Population aging is a global issue, which has been recognized to have implications on the health care and social welfare systems. The process whereby the proportion of children in the population decreases and those of old people increases is known as the “aging of population”. The global population of the elderly has constantly been increasing during the second half of the last century. This has been possible due to the easy availability of life-saving drugs, famines’ control, various communicable diseases, better awareness and supply of nutrition and health facilities, and a comparatively better overall standard of living. These achievements have resulted in a drastic reduction in mortality rates and a substantial increase in the life expectancy at birth and the overall span of people.
What is Aging?
Aging is a continuous, irreversible, universal process, which starts from conception till the death of an individual. However, the age at which one’s productive contribution declines and one tends to be economically dependent can probably be treated as the onset of the aged stage of life. Old age is the last phase of the human life cycle, which is again universally true. UN recommended 60 years as the age of transition for the elderly segment of the population, and has been categorized as follows:
- Young Old- between the ages of 60-75 years
- Old-Old- between the ages of 75-85 years
- Very Old- 85 years and above.
Disabilities in Old Age
The disabilities that a person experiences in the course of aging are multiple in nature. For some, aging enhances the status and enriches life satisfaction, but for many others, it may be difficult and problematic. On one hand, getting old provides an opportunity to relax, enjoy and do things they always wanted to do but never had the time for when they were young. On the other hand, old age also implies increasing physical, mental, and psychological disabilities. Such disabilities are the result of many factors. With the increasing age and decreasing health, the older person begins to depend unknowingly physically and psychologically on either the kinship group or the existing social support network.
Since independence, the Indian government has been committed to supporting the old people in our society with certain interventionist welfare methods. The year 1999 was declared by the UN as the International Year of Older Persons followed on 13th Jan 1999, by the Government of India approving the National Policy for Older Persons for accelerating welfare measures and empowering the elderly in ways beneficial to them. Maintenance and Welfare of Parents and Senior Citizens Act, 2007 provides legal sanctions for the rights of the elderly. In addition constitutional provisions for old age security, old age pension, establishing old age homes, expanding geriatric services, and liberalizing housing policy for elders have also been undertaken.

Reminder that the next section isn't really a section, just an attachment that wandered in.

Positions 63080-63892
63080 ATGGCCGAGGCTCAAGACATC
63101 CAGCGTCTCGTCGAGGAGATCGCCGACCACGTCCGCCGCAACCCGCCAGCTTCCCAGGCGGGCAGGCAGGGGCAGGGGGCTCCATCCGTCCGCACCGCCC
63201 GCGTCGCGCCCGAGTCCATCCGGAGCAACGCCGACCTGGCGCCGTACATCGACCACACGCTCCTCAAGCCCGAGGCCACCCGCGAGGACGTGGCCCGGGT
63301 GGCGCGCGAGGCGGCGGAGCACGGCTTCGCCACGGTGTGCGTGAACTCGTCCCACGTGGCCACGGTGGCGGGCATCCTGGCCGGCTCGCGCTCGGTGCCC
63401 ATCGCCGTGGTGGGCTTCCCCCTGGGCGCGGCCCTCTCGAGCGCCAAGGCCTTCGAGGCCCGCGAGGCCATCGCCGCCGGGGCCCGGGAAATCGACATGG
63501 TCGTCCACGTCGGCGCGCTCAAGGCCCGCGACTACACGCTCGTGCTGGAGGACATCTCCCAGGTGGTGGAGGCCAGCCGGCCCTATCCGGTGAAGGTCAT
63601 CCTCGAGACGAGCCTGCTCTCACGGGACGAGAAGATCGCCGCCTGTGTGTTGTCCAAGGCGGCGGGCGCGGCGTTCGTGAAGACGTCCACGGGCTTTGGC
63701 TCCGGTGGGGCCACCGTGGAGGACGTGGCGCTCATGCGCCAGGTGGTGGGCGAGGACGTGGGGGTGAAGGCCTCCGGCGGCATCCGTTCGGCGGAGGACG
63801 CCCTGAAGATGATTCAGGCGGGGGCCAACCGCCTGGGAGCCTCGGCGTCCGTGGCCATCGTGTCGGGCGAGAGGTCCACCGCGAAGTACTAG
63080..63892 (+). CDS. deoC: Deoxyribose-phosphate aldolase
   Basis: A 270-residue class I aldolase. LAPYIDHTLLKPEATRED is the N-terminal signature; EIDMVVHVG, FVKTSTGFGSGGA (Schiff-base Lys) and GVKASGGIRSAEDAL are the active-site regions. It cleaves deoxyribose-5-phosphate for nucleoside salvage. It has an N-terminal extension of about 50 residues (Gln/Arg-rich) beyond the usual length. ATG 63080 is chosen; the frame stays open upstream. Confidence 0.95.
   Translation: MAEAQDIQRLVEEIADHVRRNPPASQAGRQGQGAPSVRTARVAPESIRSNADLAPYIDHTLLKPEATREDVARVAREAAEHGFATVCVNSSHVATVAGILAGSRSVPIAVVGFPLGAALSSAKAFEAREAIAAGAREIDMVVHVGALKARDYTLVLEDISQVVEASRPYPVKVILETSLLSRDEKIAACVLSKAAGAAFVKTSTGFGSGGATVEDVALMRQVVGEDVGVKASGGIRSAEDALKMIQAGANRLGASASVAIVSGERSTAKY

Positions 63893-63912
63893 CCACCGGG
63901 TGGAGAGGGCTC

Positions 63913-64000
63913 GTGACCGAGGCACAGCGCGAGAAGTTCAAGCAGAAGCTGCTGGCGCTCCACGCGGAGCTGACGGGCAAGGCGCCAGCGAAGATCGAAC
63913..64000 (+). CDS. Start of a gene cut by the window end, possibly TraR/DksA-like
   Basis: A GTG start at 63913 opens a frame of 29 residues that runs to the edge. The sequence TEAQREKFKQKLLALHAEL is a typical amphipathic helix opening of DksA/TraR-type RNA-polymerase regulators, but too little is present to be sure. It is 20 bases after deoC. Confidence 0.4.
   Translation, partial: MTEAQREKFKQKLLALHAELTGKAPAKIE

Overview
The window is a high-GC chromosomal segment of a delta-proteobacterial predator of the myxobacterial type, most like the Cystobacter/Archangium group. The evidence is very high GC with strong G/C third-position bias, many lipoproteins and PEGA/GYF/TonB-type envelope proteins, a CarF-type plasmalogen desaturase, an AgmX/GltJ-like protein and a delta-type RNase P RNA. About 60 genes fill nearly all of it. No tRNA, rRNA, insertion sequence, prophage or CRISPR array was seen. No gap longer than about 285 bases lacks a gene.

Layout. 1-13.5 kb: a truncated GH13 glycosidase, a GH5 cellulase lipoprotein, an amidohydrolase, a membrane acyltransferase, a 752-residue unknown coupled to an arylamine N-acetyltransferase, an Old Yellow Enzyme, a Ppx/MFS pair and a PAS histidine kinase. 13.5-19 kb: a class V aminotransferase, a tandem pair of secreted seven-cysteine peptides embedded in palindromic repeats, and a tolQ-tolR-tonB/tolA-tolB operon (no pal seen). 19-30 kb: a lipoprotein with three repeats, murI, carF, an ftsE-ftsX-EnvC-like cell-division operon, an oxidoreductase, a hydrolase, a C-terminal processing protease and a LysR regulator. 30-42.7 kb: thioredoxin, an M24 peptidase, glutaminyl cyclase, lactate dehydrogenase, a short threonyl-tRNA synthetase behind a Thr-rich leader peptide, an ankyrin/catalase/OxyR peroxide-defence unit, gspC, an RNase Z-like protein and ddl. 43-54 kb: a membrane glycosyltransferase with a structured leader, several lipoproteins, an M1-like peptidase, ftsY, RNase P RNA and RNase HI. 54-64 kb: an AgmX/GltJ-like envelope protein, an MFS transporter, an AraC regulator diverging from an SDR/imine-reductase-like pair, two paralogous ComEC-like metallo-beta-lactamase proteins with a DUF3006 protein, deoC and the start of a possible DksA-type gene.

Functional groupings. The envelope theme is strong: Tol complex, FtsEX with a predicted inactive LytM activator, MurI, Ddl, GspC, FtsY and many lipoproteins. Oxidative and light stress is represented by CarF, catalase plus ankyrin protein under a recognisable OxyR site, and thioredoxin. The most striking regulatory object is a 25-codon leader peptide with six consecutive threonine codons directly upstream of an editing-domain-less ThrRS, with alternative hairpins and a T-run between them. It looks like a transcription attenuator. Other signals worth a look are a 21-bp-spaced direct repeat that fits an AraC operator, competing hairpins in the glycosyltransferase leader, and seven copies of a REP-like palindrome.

Role of Old Age Homes
The concept of the old age home, though not very common in India, is not unknown. The first old age home was established in Bangalore in 1983 by the Bangalore Friends-in Need society and was called the ‘(obb Home)’. According to Help Age India estimates, there are 728 institutions at present, perhaps a majority of them in urban areas. Kerala has the largest number of old-age homes. More than 60 percent of the old age homes in India are of the charitable type, meant for destitute or very poor persons. About 20 percent of them are of the ‘pay and stay’ type and another 20 percent are mixed. About 15 percent of the homes were for women exclusively. In recent years, there has been a rapid increase in the number of old age homes and they are gradually gaining acceptance, especially by those who see these institutions as a better alternative than living in a son’s home where you are not wanted. There is a debate going on in India at present among seniors’ organizations, nongovernmental organizations, and others about whether this growth should be allowed, supported, or curbed. There is a strong feeling that the proliferation of old-age homes would make it easier for children to shirk their responsibility for taking care of their aging parents by placing them in institutions.
Despite the government’s and NGO’s efforts in rehabilitating the aged in India they are still the most vulnerable group facing multiple problems and hence require proper care and attention. Aging is a natural process. ‘Old age is an incurable disease’. But more recently J.S. Ross commented, “You do need old age, you protect it, you promote it, and you extend it”. A man is as old as he feels and a woman as old as she looks. Hence there is a need for proper care and protection for the elderly in the changing scenario.